I add collage medium to the back side of the paper, align it in place, then weight it down so it will dry flat. The same process occurs for both sleigh sides, as well as the front and back interiors. When the adhesive has cured, I dab glue onto the tabs for the base front and back panels and insert them  into the slots on each sleigh side, creating the three dimensional sleigh. Next it is time to add the decorative side panels to the exterior. I want to be sure that the slotted sections are not showing, so I use the template to create two black paper pieces. These are attached to the exterior sides before the decorative pieces. When everything is in place, I clamp the edges until the glue is dry.
I paint sections of the Acorn Border Set antique gold. These pieces are then dry brushed with black soot paint. When they are completely dry, I re-touch the acorn bottoms with the gold for highlights and to make them distinguishable.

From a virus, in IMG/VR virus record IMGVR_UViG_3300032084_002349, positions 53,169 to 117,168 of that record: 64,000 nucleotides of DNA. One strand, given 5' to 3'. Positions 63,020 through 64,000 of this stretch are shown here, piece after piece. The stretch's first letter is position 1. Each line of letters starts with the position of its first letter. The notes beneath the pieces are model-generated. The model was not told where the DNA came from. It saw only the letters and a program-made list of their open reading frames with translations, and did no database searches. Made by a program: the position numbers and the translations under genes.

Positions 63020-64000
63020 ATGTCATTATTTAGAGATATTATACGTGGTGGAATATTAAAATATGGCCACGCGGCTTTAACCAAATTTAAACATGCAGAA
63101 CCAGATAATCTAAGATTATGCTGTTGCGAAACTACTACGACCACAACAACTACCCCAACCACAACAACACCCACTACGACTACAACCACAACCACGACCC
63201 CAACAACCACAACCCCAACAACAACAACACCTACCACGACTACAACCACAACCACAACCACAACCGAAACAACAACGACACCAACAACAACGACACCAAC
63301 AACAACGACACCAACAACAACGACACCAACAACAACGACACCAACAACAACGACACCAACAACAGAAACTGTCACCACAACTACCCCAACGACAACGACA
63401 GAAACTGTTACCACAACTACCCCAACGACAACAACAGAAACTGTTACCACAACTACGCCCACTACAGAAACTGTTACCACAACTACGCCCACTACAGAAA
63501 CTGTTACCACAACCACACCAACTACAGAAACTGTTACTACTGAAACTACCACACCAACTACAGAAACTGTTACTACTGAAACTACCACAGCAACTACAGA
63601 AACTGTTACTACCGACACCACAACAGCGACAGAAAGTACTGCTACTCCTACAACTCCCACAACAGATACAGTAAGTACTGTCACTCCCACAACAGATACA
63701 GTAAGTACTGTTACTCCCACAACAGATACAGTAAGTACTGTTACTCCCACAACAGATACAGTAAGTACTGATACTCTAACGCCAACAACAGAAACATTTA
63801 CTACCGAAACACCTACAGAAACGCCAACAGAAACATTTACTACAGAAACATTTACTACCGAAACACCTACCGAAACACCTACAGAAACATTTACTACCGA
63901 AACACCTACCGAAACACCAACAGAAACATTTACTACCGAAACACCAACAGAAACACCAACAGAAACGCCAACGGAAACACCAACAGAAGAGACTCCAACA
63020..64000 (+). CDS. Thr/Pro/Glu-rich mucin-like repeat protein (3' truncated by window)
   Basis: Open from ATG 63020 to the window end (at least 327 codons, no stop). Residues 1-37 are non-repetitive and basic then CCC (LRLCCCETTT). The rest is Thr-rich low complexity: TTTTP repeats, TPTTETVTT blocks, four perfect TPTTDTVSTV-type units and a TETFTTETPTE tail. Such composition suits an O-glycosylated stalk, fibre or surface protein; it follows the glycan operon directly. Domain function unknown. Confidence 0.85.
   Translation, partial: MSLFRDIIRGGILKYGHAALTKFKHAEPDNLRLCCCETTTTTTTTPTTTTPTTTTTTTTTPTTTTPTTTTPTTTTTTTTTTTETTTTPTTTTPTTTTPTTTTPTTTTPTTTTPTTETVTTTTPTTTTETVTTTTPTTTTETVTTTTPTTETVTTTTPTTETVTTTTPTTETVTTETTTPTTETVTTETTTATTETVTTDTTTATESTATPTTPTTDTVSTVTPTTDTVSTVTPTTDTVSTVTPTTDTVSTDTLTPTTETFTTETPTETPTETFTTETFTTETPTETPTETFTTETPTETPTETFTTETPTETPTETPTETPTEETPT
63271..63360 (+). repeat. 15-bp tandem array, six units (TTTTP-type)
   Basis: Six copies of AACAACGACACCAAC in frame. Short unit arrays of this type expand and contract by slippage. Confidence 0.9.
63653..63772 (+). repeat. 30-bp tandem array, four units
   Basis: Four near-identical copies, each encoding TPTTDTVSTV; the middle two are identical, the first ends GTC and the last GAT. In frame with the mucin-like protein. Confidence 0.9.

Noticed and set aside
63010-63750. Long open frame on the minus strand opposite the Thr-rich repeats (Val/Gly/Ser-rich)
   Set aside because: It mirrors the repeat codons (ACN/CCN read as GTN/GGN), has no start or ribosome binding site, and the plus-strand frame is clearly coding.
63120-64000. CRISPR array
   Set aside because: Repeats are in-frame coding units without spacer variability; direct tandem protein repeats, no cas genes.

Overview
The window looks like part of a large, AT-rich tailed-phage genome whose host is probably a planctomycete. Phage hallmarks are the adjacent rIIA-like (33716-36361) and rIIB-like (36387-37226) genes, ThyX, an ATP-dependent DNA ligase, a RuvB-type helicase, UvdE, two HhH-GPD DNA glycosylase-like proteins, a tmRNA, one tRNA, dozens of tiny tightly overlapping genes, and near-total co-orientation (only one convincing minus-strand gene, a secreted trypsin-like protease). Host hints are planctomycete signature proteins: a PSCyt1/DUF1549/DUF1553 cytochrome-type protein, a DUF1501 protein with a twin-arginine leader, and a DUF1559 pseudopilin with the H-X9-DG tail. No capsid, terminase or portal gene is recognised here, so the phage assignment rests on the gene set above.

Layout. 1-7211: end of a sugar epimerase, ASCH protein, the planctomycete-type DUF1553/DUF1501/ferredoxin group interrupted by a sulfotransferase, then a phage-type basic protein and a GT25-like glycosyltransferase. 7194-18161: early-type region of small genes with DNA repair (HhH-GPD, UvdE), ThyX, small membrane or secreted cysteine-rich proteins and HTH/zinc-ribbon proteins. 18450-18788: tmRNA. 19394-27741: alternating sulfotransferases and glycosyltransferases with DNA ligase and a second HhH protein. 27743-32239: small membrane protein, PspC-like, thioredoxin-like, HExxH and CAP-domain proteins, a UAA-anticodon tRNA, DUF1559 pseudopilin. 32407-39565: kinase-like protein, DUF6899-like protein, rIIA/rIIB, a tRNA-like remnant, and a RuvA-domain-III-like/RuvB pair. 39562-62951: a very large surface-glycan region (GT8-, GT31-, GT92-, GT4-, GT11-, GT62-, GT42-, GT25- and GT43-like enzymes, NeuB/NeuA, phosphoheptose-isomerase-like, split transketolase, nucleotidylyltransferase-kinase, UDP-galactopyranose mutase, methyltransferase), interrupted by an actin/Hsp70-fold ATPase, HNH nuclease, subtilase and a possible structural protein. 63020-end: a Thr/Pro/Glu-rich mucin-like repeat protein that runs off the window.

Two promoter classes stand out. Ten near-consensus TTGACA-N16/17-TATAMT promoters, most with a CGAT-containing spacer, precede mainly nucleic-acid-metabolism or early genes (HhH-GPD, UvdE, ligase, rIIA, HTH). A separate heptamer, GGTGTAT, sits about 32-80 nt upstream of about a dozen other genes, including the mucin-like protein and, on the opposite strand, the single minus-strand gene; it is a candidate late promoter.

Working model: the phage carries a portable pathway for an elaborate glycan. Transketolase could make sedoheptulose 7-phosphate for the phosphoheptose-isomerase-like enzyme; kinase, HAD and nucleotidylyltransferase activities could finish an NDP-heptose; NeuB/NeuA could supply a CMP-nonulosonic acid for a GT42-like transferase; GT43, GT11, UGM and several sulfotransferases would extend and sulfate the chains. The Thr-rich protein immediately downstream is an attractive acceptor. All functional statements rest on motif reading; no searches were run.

I use gilded acorns in my holiday decor for both Thanksgiving and Christmas. This will be a nice accent for my sleigh that will tie it into both seasons.
 The finished acorn border set pieces are added the sides and front of the sleigh and it is ready to be filled with the splendor of the season.

"Over the river, and through the wood,
To Grandfather's house we go;
the horse knows the way to carry the sleigh
through the white and drifted snow.
Over the river, and through the wood,
to Grandfather's house away!
We would not stop for doll or top,
for 'tis Thanksgiving Day."
Lydia Maria Child

Thank you so much for taking time to visit today. 
I wish you all the happiness that holiday crafting brings, 
no matter which holidays you are creating for!
~Ann
  xxx


I am entering this project into the following challenges:
Simon Says Stamp Monday Challenge - Thanks/Thanksgiving
The Funkie Junkie Boutique Challenge - Fabulous Fall

supplies used:
black cardstock
clamps
Distress collage medium: matte
Distress ink: black soot, gathered twigs, walnut stain
Distress paint: black soot, antique brass
Exacto knife
Gypsy Soul Laser Cuts:
Acorn Border SetSanta's Sleigh
Kraft-Tex: natural
various paint brushes